Equestrian helmets under scrutiny at Olympic forum

February 19, 2011

A presentation on future technology in safety helmets including those used in equestrian sport is on the agenda of an Olympic conference on the prevention of injury and illness.

At the 2011 IOC World Conference on Prevention of Injury and Illness in Sport in Monte Carlo, Monaco, in April, researcher Andrew McIntosh will chair a session on "Sports helmets now and in the future", with several leading researchers providing insights into Biomechanics, design, and future technologies.

The conference, from April 7 to 9 is designed as a continuation of the 1st and 2nd World Congresses on Sports Injury in 2005 and 2008, the sport and medical experts attending will look beyond injuries by including the topic of prevention of other health problems associated with sports participation.

Along with fellow researchers, McIntosh, of the University of New South Wales School of Safety of Risk and Safety Sciences, will also present a paper on "Development of a high performance jockey helmet", based on a recent study.

The study, "Development of new helmets to increase protection against severe injury/ head trauma" was funded by the National Jockey Safety Committee and the Rural Industries Research and Development Corporation. During the study, six helmets were tested, and none complied with the European High Performance standard. In this standard, helmet samples are exposed to 50ºC, -20ºC, UV radiation and water conditioning prior to testing, impact testing of up to 3 metre drops, resistance penetration and lateral crush.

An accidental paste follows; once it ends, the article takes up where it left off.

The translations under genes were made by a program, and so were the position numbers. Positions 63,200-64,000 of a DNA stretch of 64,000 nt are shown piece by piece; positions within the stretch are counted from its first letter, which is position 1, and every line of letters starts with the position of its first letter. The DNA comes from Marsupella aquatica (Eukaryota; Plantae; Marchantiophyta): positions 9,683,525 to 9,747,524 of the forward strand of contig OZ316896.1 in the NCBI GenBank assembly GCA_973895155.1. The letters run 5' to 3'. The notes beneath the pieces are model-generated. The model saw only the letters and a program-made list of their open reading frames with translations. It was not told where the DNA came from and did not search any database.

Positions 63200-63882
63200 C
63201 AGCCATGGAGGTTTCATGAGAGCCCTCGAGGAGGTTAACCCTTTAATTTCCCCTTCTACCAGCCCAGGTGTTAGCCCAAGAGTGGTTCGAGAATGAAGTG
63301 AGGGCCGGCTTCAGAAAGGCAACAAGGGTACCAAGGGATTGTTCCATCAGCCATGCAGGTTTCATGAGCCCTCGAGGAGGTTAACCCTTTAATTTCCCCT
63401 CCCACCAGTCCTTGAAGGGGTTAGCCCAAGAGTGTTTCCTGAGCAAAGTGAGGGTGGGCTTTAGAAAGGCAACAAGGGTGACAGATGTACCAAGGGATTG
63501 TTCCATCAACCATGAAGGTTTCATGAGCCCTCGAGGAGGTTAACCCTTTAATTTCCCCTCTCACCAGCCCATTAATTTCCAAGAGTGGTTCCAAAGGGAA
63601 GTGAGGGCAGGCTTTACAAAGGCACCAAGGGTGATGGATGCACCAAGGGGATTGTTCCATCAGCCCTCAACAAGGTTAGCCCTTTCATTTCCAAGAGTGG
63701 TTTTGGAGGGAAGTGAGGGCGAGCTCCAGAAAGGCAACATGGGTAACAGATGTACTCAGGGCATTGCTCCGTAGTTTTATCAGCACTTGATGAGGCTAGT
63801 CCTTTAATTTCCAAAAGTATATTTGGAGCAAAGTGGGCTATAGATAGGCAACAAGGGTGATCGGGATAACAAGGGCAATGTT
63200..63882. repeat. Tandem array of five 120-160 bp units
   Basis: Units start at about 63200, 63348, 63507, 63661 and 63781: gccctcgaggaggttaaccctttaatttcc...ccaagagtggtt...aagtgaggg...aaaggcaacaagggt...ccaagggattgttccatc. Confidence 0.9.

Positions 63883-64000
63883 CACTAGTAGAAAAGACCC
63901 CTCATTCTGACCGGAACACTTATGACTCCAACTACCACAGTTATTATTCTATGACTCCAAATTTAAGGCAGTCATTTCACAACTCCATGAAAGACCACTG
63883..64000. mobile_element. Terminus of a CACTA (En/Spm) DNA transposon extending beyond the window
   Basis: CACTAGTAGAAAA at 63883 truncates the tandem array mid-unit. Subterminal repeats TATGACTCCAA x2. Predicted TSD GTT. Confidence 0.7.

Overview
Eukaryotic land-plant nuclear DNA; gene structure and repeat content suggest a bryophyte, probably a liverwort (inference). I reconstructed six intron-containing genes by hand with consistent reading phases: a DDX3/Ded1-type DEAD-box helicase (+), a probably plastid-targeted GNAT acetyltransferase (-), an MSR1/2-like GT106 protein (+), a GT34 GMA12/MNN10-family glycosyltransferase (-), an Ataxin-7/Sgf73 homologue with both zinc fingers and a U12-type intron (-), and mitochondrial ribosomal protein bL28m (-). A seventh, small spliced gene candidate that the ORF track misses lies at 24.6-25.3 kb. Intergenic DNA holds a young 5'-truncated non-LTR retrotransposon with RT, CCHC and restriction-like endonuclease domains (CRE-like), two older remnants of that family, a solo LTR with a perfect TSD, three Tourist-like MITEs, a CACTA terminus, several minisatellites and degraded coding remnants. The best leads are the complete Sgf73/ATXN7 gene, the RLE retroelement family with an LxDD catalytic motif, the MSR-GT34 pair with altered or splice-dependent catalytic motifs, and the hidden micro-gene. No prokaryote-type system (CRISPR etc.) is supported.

"Currently no helmet is made worldwide to meet this standard," the researchers said.

"There is still work to be done to meet the high standard requirements of low (1 m) and high (3 m) drop tests."

The study showed performance of the six helmets tested to be "fair" for 1m drops, "good" for 1.5m drops, "fair" for 2.5m drops, and "fair" on to hemispherical and V-anvils. It found that the retail price of the helmets were not correlated with performance.